CLEP Chemistry Exam

The CLEP: Chemistry examination was developed by the College Board as a way for individuals to demonstrate undergraduate-level knowledge and skills in this subject. Almost three thousand American colleges give credit to students who pass a CLEP exam; for this reason, many college-bound students take a CLEP exam in order to skip over introductory courses.

To succeed on the Chemistry exam, students will need to master the following topics and skills: recalling specific facts; indicating a strong understanding of information and familiarity with terminology; understanding concepts and converting information into equivalent terms; applying knowledge to unfamiliar situations; using mathematics to solve chemistry problems; making inferences from available data; integrating information to form conclusions; and recognizing unstated assumptions. The content of the exam is broken down as follows: structure of matter (20%); states of matter (19%); reaction types (12%); equations and stoichiometry (10%); equilibrium (7%); kinetics (4%); thermodynamics (5%); descriptive chemistry (14%); and experimental chemistry (9%). The Chemistry exam consists of 75 multiple-choice questions and must be completed within 90 minutes.

After the exam is complete, an unofficial score report will be made available. This score report will include the total score on a scale of 20 to 80; the American Council on Education recommends that students get credit if they score 50 or above. The total score is the raw score (number of correct answers) adjusted according to the difficulty of the exam version. The College Board does not distinguish between unanswered questions and questions answered incorrectly, so test-takers are encouraged to respond to every question. Some of the questions on the exam are pre-test questions, which are used to develop future versions of the exam and do not contribute to the raw score. It is impossible for test-takers to determine which questions are pre-test questions. The CLEP exams are administered in both computer and paper formats at over a thousand locations throughout the world To register for an exam, visit the College Board website.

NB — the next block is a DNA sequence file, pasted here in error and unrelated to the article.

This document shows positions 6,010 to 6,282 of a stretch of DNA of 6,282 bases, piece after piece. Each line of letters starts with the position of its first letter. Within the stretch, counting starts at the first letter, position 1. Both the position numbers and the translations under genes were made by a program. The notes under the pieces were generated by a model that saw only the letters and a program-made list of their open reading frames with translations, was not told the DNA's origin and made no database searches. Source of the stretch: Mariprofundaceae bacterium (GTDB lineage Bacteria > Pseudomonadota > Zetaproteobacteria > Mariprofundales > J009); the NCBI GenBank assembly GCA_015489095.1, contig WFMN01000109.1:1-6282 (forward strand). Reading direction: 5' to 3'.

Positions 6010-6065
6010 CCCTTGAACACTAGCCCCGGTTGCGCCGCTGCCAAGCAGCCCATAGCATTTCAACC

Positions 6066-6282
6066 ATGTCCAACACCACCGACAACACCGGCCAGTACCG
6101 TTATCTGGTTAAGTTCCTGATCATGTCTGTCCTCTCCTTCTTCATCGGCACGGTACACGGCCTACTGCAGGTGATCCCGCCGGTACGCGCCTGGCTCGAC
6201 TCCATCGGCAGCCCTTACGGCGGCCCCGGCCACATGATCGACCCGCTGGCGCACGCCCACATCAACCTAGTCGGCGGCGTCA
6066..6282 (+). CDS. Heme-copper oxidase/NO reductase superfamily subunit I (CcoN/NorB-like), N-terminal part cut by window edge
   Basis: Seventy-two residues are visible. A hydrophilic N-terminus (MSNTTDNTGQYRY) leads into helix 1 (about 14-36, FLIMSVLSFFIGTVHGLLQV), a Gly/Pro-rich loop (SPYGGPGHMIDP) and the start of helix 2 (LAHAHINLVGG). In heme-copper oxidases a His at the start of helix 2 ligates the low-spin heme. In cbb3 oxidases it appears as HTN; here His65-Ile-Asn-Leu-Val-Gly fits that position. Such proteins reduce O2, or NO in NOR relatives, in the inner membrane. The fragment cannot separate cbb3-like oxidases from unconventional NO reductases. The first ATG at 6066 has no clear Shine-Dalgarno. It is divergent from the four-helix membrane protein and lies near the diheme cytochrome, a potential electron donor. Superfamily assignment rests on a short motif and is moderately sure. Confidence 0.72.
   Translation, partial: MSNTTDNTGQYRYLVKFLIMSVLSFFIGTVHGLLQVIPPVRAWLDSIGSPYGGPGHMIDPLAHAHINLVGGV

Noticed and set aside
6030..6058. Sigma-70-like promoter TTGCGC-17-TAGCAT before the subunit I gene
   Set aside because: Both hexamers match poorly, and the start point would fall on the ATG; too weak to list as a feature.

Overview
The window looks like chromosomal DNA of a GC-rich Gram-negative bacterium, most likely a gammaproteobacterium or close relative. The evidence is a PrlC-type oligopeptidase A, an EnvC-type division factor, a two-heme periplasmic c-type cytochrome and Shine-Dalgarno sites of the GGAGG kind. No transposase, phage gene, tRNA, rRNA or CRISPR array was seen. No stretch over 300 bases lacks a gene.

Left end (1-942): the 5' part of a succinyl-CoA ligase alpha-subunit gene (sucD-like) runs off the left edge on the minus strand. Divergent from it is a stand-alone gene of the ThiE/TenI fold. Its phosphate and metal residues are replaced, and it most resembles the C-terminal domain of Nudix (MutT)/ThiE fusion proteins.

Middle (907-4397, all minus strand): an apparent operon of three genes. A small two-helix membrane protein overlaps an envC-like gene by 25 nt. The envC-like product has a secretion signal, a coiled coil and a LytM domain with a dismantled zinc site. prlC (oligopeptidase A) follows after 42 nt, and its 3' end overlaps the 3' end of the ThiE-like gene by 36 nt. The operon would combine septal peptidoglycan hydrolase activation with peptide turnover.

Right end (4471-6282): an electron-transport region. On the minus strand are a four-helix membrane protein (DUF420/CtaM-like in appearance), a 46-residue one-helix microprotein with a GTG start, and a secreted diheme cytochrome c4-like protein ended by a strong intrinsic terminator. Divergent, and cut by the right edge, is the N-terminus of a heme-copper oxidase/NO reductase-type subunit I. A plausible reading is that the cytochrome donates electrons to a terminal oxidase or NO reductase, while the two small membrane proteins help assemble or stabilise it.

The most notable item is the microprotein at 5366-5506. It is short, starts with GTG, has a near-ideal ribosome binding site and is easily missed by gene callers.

CLEP Chemistry Practice Questions

1. Ionic crystals are more _____ than metals.

A: flexible
B: malleable
C: lustrous
D: shiny
E: brittle

2. What is another name for a neutral group of atoms held together by ionic bonds?
A: atom collective
B: ion
C: bond
D: molecule
E: formula

3. How many electrons are needed to fill up the first two main energy levels?
A: 1
B: 2
C: 10
D: 12
E: 18

4. Give the formula for nitrogen dioxide?
A: NO2
B: NiO2
C: N2O
D: NOO
E: N2O

5. Which set of elements is the most reactive group of nonmetals?
A: lanthanides
B: halogens
C: noble gases
D: rare-earth elements
E: carbon group

6. If 1mL of H2O is brought to its maximum density, what is its mass?
A: 10 g
B: 1 kg
C: 0.1 mg
D: 1 g
E: 100 g

7. In pure water, what is the concentration of H3O+?
A: 107 M
B: 103 M
C: 10-3M
D: 100 M
E: 10-7 M

8. In which of the following forms of matter are particles held together most strongly?
A: plasma
B: liquid
C: gas
D: lipid
E: solid

9. In which of the following conversion processes does a gas take the shape of its container?
A: expansion
B: diffusion
C: condensation
D: adhesion
E: effusion

10. In copper (II) chloride, what is the metallic ion?
A: Cu2+
B: C-
C: Co2+
D: Cu2-
E: C+

CLEP Chemistry Answer Key

1. E. Ionic crystals are bound together by an electrostatic charge.
2. D. A molecule must contain at least two atoms.
3. C. The first main energy level contains two electrons, and the second main energy level contains eight.
4. A. Note that dioxide indicates two atoms of oxygen.
5. B. Halogens are found in group 17 of the periodic table of the elements.
6. D. Water reaches its maximum density at approximately 4°C.
7. E. A mole of water is 18 g of liquid.
8. E. The close cohesion of molecules in a solid accounts for its density.
9. A. A gas will expand to fit whatever container it fills.
10. A. The abbreviation for copper is Cu.

CLEP Chemistry Test Breakdown